The Newbie Writers’ Podcast
Special Guest: Rachel Nabors
We were intrigued by our guest, Rachel Nabor’s blog post, Don’t do what you Love.
Here is some of that post, originally shared on Medium:
I don’t like advice like “Do what you love and the money will follow.” Not because it isn’t true, but because it’s a monkey’s paw: it’s true under the right circumstances with the right people, and for everyone else, it’s just bad advice.
I used to make comics for a living (these comics, right here), and I gave out similar advice and professed similar goals: If I just tried hard enough, I’d make it doing what I love, making comics for a living. If anyone was less successful then I was, well, they must not have been trying hard enough.
To an extent it worked! I won awards, had hordes of fan girls, a weekly syndicated web comic I got paid for (very well by comic industry standards, too). I thought I was doing great doing what I love.
And then it all ended.
I needed surgery.
And I didn’t have health insurance.
Almost overnight the series shut down. My fans and friends ran a Herculean donation effort for me, but it wasn’t enough. I quit comics and went into web development, something I’d enjoyed doing to support my web comics presence, but I wouldn’t say Iloved it. Not then.
LIFE AFTER SURGERY.
After five years in web development I’m at the top of my game. People from around the world ask me to speak their conferences. I live in a great city where I’m starting my second company, Tin Magpie. Even if I fail or have a medical emergency, I can easily pick up good, paying work, and make more in one weekend than I did on my 60 hour comics work weeks. I love what I do. And it loves me back.
Comic layout experience is very useful not only in designing user interfaces, but also in showing how you aced designing those interfaces.
But my first love, comics, gives me an edge in this industry. If I’d just gone straight into web development because it seemed like a money-maker, I wouldn’t be half as excited about what I can do or as interesting to others in my field. I and my community are better for the years I spent making comics, even if it wasn’t a successful career choice.
But, if I’d kept “doing what I love” in the industry that didn’t love me back, I would have never realized that there are other, more profitable, things I love.
MIYAZAKI, THE AIRPLANE PILOT
In Starting Point: 1979~1996, Hayao Miyazaki writes that many young animators are huge fans of the art. They want to dive right into animation as soon as they graduate high school. You’d expect him to utter some platitudes about doing what you love, starting early, etc. But no. He insists that you should go to school and study and enjoy life for four years. Why?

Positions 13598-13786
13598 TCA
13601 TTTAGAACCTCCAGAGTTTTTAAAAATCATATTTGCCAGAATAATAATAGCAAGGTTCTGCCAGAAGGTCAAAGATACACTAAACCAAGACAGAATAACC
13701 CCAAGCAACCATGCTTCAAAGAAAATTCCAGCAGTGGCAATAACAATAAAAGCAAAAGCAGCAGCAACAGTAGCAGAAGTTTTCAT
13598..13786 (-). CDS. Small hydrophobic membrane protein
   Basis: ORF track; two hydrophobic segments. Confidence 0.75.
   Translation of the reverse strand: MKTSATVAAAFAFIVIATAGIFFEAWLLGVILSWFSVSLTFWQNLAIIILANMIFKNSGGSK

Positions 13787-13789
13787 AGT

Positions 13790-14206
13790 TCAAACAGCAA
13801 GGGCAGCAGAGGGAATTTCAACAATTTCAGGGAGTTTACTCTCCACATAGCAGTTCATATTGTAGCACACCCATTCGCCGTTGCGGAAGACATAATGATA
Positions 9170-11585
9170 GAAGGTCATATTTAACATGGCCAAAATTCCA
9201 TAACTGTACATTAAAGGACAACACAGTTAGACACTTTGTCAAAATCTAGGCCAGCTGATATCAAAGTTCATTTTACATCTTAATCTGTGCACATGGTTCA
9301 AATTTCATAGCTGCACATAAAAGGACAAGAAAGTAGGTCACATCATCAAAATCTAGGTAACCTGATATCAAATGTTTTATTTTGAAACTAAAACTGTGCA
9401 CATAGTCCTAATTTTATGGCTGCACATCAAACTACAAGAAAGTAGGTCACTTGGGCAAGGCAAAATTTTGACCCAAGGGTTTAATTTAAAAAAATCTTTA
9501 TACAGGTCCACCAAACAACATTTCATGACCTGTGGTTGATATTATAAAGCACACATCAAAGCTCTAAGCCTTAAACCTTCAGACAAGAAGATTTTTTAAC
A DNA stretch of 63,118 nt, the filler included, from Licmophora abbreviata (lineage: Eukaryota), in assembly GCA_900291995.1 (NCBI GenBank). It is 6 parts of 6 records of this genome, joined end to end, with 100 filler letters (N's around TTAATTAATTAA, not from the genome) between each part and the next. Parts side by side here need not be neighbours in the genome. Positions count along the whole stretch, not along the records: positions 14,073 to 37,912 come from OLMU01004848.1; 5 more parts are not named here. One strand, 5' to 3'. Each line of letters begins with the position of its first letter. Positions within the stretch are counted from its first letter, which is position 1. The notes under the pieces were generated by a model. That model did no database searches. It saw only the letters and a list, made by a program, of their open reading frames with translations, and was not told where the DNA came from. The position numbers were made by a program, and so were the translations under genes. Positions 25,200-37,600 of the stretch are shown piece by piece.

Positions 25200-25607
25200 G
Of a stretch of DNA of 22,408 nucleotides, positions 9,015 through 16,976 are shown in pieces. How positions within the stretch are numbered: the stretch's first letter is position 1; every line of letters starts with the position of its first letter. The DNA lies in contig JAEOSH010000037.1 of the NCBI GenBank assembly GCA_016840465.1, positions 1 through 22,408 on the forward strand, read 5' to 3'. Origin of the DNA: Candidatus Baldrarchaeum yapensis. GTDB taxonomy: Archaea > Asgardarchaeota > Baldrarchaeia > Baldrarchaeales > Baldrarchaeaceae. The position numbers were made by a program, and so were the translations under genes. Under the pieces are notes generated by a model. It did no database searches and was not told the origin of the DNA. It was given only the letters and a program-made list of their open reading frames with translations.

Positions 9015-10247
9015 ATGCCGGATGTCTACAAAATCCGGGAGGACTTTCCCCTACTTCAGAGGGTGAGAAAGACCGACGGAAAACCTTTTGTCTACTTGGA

Once involved in the business of creating animation, the truth of the matter is that you wind up working on project after project and rarely have time to read, study, or to come up with great ideas. And then the question invariably arises: “Why am I creating animation? What am I doing this for? Is it just to make a living?”
(I wish someone had told me that when I decided to make comics instead of going to college. It’s a lot more nuanced than “just do what you love and money will follow!”)
I started making comics when I was 17. At first I made them for gURL.com for a little bit of money, but eventually they hooked me up wit ha weekly contract. This income allowed me to move out on my own and start my life, and I’m eternally grateful to the fans who supported me. But it wasn’t enough. I had to get jaw surgery and needed health insurance, so I used the skills I’d gained publishing comics online to launch my career as a web designer.
I still make comics in my spare time.”
Those of us with happy childhoods have to make up a certain amount of angst just to get real emotions into the pages of our novels. Go back and write up some happy childhood memories for your main character. I believe that joy can inform character as well as tragedy. What was that for your character? What was joy for you?
[From the Salt Shaker, newsletter of the First Presbyterian Church of Hamilton, Mass.]
The ladies of the church have cast off clothes of every kind and they can be seen in the church basement on Friday afternoons.
Word of the Week:
From A.Word.A.Day with Anu Garg
When you lend someone a dollar bill, you don’t care if he returns the same bill or a different one because money is fungible. Same with things such as gold, a cup of sugar, etc. However, if you lend someone your cell phone, you wouldn’t be pleased if he returned a different phone even if it’s exactly the same model. That would be an example of something nonfungible.